The amazing survival and rescue mission of two Nelson trampers missing in dense bush, is reminiscent of other Kiwis striking tenacity in the wild.

Dion Reynolds and Jessica O'Connor, 23, went tramping in the Kahurangi National Park 18 days ago but failed to return when expected.

Sightings of the pair before they set off on May 9 near the Anatori River suggested they were well prepared for their trip, which was due to end on May 14.

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Their parents and O'Connor's colleagues at Abel Tasman Kayaks were hopeful, saying O'Connor knew the area well and both were experienced in the outdoors.

The Herald has uncovered a few other stories of survival by trampers, hunters and explorers who managed to escape the worst.

'DUG HERSELF OUT OF THE SNOW'

Wife of businessman and philanthropist Gareth Morgan, Jo Morgan had a miraculous survival after digging herself out of an avalanche which claimed the lives of her two friends.

After digging herself out of the massive avalanche on Mt Hicks in October 2018, Jo Morgan set off a locator beacon.

Mt Hicks, 3198m, is a mountain in the Southern Alps within the Mount Cook National Park.

'SET OFF LOCATOR BEACON'

Three men had a "lucky" escape after an avalanche brought snow crashing down on their tents during a hunting trip in Fiordland.

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The group came into distress late on the night of October 21, 2018 and set off a personal locator beacon.

Rescue crews went out with night vision googles and managed to track the beacon down.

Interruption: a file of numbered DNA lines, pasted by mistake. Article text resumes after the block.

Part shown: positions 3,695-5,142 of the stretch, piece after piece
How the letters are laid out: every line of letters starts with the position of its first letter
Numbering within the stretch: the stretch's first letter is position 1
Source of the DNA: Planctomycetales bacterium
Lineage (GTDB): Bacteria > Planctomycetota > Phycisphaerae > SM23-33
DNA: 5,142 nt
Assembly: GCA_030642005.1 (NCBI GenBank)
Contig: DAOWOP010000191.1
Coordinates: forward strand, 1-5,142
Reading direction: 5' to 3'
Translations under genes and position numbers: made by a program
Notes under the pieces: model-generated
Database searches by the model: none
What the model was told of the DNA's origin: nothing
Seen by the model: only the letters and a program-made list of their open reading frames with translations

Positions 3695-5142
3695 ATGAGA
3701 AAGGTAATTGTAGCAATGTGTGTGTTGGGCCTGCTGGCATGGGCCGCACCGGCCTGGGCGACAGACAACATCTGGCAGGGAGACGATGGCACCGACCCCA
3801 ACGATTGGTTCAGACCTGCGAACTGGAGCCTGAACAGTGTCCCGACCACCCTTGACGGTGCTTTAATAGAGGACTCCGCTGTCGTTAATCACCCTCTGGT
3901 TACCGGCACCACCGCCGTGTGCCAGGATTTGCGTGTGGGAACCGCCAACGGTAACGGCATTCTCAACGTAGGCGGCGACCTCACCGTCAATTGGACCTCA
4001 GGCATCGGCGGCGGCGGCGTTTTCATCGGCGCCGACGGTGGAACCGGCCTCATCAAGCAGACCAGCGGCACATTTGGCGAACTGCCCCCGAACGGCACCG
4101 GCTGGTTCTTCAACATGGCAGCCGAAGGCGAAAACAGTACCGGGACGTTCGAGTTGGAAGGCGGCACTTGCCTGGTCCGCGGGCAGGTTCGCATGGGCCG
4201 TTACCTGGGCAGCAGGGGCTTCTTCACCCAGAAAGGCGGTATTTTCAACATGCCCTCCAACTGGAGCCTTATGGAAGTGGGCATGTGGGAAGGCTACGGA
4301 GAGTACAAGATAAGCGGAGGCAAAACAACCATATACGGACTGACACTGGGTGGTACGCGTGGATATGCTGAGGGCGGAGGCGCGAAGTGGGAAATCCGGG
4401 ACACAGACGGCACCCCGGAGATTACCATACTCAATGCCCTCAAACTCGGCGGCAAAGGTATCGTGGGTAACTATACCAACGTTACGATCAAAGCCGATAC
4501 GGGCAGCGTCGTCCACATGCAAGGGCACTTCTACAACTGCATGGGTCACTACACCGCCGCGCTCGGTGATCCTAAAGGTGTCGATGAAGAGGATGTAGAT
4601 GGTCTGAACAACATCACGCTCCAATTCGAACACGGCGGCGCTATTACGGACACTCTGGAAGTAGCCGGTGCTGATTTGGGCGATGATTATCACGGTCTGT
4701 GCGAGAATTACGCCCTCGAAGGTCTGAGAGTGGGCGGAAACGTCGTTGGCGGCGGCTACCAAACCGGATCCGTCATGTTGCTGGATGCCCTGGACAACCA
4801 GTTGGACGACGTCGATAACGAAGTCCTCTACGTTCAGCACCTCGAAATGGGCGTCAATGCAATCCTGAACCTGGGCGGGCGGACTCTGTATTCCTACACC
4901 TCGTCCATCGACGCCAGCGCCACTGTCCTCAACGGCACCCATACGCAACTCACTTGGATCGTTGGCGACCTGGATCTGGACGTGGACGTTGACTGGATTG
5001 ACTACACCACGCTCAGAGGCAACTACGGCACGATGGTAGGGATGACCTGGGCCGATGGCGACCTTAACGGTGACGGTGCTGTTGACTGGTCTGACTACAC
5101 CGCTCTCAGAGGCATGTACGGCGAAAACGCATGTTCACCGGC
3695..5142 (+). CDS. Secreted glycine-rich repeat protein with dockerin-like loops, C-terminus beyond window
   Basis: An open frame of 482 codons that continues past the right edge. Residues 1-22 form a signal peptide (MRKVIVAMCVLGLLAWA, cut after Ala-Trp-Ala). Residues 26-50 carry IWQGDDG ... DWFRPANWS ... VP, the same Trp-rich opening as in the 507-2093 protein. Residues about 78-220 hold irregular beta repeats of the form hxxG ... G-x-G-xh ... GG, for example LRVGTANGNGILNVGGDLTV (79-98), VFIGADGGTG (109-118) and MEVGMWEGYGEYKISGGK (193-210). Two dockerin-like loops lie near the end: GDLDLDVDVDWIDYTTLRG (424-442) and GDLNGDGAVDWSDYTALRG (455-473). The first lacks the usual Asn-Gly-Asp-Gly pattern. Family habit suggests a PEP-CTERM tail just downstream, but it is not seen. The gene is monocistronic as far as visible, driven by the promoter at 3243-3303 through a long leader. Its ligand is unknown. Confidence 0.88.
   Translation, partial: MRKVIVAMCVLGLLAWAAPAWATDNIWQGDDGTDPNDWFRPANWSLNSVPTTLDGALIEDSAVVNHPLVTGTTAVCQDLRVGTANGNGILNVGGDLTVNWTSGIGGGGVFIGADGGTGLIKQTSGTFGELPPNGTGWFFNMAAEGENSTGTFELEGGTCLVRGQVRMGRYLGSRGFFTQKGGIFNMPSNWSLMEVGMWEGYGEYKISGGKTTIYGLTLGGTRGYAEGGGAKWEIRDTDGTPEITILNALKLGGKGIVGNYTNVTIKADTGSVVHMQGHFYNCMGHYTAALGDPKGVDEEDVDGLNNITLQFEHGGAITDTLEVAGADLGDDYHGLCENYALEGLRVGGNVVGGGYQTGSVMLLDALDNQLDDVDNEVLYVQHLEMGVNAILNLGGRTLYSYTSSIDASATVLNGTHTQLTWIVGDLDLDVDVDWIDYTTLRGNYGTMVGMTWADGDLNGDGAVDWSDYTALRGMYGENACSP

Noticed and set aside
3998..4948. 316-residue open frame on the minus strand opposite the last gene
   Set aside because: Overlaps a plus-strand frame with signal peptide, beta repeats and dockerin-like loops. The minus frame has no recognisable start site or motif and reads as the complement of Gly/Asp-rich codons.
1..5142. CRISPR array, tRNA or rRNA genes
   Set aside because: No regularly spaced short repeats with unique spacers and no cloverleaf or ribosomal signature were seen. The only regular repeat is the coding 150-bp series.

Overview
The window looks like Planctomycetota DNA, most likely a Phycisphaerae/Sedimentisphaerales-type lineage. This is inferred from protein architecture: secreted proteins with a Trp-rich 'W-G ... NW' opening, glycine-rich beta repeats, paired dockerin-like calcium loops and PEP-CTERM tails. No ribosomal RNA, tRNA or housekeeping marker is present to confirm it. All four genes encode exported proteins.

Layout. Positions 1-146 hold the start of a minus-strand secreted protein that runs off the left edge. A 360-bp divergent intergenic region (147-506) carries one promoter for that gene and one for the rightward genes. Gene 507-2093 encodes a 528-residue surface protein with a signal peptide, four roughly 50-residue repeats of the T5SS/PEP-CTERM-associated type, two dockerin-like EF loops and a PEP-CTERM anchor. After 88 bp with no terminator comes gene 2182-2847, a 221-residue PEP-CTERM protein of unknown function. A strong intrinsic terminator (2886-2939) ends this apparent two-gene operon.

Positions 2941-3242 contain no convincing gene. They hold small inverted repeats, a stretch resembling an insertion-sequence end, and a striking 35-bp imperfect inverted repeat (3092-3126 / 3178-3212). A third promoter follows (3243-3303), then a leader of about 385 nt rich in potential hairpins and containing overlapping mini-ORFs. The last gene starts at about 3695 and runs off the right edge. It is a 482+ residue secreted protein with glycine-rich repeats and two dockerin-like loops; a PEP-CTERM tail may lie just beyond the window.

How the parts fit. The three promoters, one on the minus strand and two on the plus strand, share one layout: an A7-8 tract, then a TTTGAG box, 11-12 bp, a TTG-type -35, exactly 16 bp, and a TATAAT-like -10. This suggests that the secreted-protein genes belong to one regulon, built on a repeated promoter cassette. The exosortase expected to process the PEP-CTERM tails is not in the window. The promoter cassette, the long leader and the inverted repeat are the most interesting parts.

The avalanche had hit the trio's tents where they were camping at the head of Lake Te Anau.

"It covered them with snow and ice, and it blew them off their seat," a rescuer said at the time.


'BEACON CREDITED WITH SAVING HYPOTHERMIC TRAMPERS'

Mt Aspiring National Park. Photo / File
Mt Aspiring National Park. Photo / File

Two trampers were forced to activate a rescue beacon amid life-threatening wind gusts in the Mt Aspiring National Park in January this year.

The pair were found "exhausted and hypothermic", in conditions so extreme that the rescue helicopter could not land where they were.

"The helicopter pilot said the wind was so bad, the trampers were lying down between each gust of wind and then got up," Rescue Co-ordination Centre New Zealand spokesperson Mark Dittner said at the time.

The trampers were walking on the Gillespie Pass Circuit, in the Young River valley, near Makarora, at the time.

'LOST FOR 30 DAYS'

In 1980, Palmerston North tramper Peter Le Fleming, 21, was lost for 30 days after injuring himself while walking the Heaphy Track in the Kahurangi National Park.

Tramper Tony Brunt recalled the dramatic rescue to the Herald in 2010, saying rescuers had all but given up on finding him alive.

"As Le Fleming lay starving and close to death, a Christchurch police inspector decided to authorise a final helicopter search. It was that decision that saved Le Fleming's life.

"The tramper had spent three days and nights, lapsing in and out of consciousness, too weak to crawl to water a metre or two away.

"His rescue, after so long without food lost in the wilds north west of Nelson, was deemed a miracle."

'KIWI DRANK HER OWN URINE TO SURVIVE'

Kiwi Claire Nelson survived three days in the blazing hot sun of the Californian Desert and fighting off dehydration by drinking her own urine. Photo / File
Kiwi Claire Nelson survived three days in the blazing hot sun of the Californian Desert and fighting off dehydration by drinking her own urine. Photo / File

As Auckland woman Claire Nelson lay trapped for three days in the hot blazing sun in the US Desert, she was forced to drink her own urine to avoid dehydration.

Nelson had suffered a broken pelvis, unable to move and in agony and terrified she'd be attacked by snakes after falling in the Joshua Tree National Park in California on May 27, 2018.

She had almost given up hope when she heard a rescue helicopter buzzing overhead, with searchers calling her name over a megaphone. She successfully signalled to the crew by waving a T-shirt and hat tied to a stick.

Kiwi survival expert Ian Barnes praised Nelson's ability to keep enough of a clear head to survive about 72 hours in such unforgiving conditions.